Explorers and early colonists came to New England in relatively small vessels. Most were less than 100 feet long, and some less than 50 feet. Vessels over about 60 feet had three masts and square sailsSquare sail

A trapezoidal-shaped sail laced to yards on square-rigged ships.
, while smaller ones were two-masters.  The upper deck often leaked, the galleyGalley

The kitchen on board a vessel.
was primitive, and drinking water was hard to keep. On long voyages, poor diet contributed to scurvyScurvy

A disease marked by spongy gums, loosening teeth, and bleeding into the skin and mucous membranes, caused by lack of vitamin C.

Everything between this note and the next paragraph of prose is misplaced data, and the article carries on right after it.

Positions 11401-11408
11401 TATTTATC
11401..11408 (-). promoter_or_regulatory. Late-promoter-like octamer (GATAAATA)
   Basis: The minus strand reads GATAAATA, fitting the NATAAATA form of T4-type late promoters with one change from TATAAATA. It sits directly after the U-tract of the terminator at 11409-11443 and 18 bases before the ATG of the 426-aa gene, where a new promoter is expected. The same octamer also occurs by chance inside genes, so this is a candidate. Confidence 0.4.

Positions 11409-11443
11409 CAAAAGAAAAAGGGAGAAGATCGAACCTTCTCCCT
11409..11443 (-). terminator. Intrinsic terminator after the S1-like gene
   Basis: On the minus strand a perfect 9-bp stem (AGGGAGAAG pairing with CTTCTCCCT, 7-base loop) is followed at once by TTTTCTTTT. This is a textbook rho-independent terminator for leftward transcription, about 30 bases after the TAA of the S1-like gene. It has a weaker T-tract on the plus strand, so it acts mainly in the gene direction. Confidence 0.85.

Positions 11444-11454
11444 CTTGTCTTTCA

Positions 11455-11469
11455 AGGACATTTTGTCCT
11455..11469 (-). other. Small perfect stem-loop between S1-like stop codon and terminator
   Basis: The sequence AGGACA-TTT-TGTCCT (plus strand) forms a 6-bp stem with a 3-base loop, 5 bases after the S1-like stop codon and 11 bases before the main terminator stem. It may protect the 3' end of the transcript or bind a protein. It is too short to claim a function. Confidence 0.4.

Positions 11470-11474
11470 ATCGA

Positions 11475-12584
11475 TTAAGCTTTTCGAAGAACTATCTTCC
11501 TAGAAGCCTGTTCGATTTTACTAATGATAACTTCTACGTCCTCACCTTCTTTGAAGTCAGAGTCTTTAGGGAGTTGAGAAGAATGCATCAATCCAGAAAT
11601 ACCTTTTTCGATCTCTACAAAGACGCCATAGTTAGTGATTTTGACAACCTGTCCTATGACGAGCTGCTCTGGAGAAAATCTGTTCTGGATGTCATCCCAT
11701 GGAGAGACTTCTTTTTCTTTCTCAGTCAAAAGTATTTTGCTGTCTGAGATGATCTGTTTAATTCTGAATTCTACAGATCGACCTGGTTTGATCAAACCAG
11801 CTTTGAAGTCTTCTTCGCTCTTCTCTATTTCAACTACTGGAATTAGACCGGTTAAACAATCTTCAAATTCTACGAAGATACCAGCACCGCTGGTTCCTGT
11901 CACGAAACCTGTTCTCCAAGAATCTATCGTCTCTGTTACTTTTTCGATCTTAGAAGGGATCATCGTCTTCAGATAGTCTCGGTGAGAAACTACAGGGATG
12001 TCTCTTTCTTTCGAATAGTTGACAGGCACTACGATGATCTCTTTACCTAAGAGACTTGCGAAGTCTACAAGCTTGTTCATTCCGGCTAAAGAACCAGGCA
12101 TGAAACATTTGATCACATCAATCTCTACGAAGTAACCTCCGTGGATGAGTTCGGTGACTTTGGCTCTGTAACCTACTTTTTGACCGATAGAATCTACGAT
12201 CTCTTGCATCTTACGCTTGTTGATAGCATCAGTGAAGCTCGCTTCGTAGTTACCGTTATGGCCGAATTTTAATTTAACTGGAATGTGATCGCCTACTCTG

among the crew and passengers.

Although European fishermen and explorers had been venturing to North America for  several centuries, the first settlers may have expected a warmer climate.  The winter of 1604-5 almost wiped out the first French colonial attempt at St. Croix.

Maine is at about 44º North latitude, which, on the European coast corresponds to the southern coast of France. Searsport is south of Bordeaux, France. London is at 51½º North latitude. Until close to the end of the 18th century, no one knew the tremendous influence of the Gulf StreamGulf Stream

A warm ocean current flowing north from the Gulf of Mexico, along the east coast of the U.S., to the southeast coast of Newfoundland, where it forms the western edge of the North Atlantic Current. Benjamin Franklin published the first map showing the location of the Gulf Stream in 1770.
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on European climate.